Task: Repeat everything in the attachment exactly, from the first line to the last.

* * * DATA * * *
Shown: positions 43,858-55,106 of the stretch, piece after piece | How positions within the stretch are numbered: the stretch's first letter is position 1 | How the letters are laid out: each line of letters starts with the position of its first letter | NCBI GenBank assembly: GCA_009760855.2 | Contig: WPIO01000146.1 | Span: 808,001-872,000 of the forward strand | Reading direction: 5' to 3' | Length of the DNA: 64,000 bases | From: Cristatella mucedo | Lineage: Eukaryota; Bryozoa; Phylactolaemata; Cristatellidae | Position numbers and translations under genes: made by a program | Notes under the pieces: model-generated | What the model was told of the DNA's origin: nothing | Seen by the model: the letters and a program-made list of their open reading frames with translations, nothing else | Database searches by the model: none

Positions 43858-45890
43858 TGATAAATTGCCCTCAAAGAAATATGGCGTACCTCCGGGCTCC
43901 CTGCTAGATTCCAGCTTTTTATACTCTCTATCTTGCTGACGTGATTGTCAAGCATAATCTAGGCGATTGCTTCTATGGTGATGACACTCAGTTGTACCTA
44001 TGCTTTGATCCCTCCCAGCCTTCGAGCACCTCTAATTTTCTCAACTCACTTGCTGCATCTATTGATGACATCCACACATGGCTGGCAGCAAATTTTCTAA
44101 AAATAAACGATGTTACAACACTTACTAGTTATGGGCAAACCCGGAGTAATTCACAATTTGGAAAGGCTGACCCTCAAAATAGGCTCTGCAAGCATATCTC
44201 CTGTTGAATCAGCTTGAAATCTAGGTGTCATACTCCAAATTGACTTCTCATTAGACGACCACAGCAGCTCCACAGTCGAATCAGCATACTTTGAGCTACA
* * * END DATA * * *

Shown: positions 43,858-55,106 of the stretch, piece after piece | How positions within the stretch are numbered: the stretch's first letter is position 1 | How the letters are laid out: each line of letters starts with the position of its first letter | NCBI GenBank assembly: GCA_009760855.2 | Contig: WPIO01000146.1 | Span: 808,001-872,000 of the forward strand | Reading direction: 5' to 3' | Length of the DNA: 64,000 bases | From: Cristatella mucedo | Lineage: Eukaryota; Bryozoa; Phylactolaemata; Cristatellidae | Position numbers and translations under genes: made by a program | Notes under the pieces: model-generated | What the model was told of the DNA's origin: nothing | Seen by the model: the letters and a program-made list of their open reading frames with translations, nothing else | Database searches by the model: none

Positions 43858-45890
43858 TGATAAATTGCCCTCAAAGAAATATGGCGTACCTCCGGGCTCC
43901 CTGCTAGATTCCAGCTTTTTATACTCTCTATCTTGCTGACGTGATTGTCAAGCATAATCTAGGCGATTGCTTCTATGGTGATGACACTCAGTTGTACCTA
44001 TGCTTTGATCCCTCCCAGCCTTCGAGCACCTCTAATTTTCTCAACTCACTTGCTGCATCTATTGATGACATCCACACATGGCTGGCAGCAAATTTTCTAA
44101 AAATAAACGATGTTACAACACTTACTAGTTATGGGCAAACCCGGAGTAATTCACAATTTGGAAAGGCTGACCCTCAAAATAGGCTCTGCAAGCATATCTC
44201 CTGTTGAATCAGCTTGAAATCTAGGTGTCATACTCCAAATTGACTTCTCATTAGACGACCACAGCAGCTCCACAGTCGAATCAGCATACTTTGAGCTACA